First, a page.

The Safe, Accountable, Flexible, and Efficient Transportation Equity Act: A Legacy for Users (SAFETEA-LU) passed by Congress last summer, included substantial increases in federal funding for Illinois public transportation, roads and bridges through 2009. Federal funding certainly helps, but it will not be enough to meet all of the region’s transportation needs. In addition to providing general funding to maintain and rebuild roads and transit, SAFETEA-LU “earmarked” funding for a large number of specific projects. But SAFETEA-LU money is no guarantee that projects will ever be built. In many cases, projects authorized in SAFETEA-LU include no construction funding or only a small portion of the total project cost, leaving the state and local governments to raise funds to complete them.

In short, the Chicago region currently has insufficient state, federal and local funding to complete needed transportation system improvements, expand service, or launch federally authorized projects. New funding sources must be developed to guarantee a long-term, viable solution to funding our infrastructure needs.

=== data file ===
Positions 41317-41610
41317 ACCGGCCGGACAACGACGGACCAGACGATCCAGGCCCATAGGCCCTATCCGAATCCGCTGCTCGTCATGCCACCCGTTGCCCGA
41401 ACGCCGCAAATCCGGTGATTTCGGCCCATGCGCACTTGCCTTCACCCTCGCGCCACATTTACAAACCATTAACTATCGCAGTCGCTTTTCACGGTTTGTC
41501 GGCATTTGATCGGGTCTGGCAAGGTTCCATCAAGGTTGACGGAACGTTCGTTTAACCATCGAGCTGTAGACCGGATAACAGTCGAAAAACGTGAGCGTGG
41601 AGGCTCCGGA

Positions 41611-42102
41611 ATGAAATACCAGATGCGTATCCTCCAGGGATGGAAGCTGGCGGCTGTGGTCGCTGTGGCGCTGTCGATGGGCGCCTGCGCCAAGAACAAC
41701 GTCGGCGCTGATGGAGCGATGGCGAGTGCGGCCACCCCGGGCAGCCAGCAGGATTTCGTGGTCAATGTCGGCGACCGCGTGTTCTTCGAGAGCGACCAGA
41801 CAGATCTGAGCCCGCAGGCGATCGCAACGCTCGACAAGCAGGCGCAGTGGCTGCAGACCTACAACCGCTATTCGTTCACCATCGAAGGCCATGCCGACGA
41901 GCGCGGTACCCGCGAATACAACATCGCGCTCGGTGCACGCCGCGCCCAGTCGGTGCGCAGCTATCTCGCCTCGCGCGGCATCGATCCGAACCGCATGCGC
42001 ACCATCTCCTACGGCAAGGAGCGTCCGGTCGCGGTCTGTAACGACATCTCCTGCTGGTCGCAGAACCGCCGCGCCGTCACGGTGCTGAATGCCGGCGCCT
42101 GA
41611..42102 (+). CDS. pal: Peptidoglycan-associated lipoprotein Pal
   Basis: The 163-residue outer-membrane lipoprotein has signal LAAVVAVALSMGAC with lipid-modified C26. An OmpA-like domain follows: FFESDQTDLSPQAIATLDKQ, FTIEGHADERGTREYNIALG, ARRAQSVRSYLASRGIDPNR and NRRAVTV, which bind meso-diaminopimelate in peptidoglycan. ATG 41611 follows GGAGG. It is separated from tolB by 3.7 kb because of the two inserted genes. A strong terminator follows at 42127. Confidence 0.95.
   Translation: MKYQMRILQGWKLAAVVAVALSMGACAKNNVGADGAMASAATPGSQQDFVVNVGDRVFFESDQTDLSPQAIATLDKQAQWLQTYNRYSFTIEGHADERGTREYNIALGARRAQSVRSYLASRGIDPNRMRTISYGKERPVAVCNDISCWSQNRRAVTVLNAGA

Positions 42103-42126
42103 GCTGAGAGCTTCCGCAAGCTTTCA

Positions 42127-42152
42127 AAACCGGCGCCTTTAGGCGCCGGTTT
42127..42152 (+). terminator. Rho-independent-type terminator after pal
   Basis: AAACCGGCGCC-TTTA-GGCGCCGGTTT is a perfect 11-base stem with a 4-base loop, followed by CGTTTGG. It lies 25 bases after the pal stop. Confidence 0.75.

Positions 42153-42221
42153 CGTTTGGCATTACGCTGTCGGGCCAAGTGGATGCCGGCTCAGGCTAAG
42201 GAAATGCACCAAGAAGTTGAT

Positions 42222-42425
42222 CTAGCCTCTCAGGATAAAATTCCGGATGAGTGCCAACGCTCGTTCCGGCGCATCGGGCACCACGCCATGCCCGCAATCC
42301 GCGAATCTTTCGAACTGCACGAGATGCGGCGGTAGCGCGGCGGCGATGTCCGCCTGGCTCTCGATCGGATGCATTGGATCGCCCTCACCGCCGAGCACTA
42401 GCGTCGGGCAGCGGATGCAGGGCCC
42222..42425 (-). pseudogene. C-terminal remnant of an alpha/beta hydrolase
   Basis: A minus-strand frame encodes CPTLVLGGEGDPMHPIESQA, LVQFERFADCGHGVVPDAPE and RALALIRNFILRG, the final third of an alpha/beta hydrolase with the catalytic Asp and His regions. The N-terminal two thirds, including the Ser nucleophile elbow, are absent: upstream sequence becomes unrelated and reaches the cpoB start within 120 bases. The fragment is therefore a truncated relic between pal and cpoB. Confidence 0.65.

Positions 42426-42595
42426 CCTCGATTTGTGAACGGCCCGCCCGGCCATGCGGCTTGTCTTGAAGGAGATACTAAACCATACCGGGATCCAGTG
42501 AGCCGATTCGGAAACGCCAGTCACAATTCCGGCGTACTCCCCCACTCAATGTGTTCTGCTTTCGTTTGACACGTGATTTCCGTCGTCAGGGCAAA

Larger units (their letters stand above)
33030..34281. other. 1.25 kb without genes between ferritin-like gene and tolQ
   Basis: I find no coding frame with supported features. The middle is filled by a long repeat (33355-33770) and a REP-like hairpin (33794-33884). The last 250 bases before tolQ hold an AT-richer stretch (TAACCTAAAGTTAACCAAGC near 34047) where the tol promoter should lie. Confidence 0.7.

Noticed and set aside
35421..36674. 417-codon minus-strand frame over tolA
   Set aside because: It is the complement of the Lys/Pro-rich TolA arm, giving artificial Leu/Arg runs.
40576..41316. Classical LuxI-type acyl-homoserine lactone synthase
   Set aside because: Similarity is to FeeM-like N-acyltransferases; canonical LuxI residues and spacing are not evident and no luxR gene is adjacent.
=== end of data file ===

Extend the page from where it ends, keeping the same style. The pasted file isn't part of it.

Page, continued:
3. What can we learn from existing partnerships?

Public-Private Partnerships have successfully financed numerous infrastructure improvements around the world, including right here in Chicago with the leasing the Chicago Skyway. In Italy and Australia , the majority of toll roads are owned by the private sector. As of February 2004, 23 states — not including Illinois — have enacted legislation that would allow Partnerships to be used for transportation infrastructure. As a result, the list of Public-Private Partnership projects in other states is growing, and includes projects like Minnesota ’s Hiawatha Light Rail, Colorado ’s E-470 Tollway, New Jersey ’s Hudson-Bergen Light Rail, Nevada ’s Las Vegas Light Rail, Massachusetts Route 3 North, Virginia ’s Dulles Greenway and Pocahontas Parkway, California ’s SR 125, and Alabama ’s Folly Beach Express.

The lesson to draw from the numerous – and growing – examples of public-private partnerships is both that they are an extremely useful and common tool for financially strapped states and that they are best used to further the public good. Earlier this year, Business Leaders for Transportation released “Private-Public Partnerships Principles of Use: A Commitment to the Public Interest,” which outlines three principles that the state should use to ensure that the use of public-private partnerships embodies a commitment to the public interest. I draw your attention to the handout in your packet that describes these principles, which state that partnerships should be:

  • Approved by a Regional Planning Process
  • Subject to Special Scrutiny
  • Reinvested in Appropriate Areas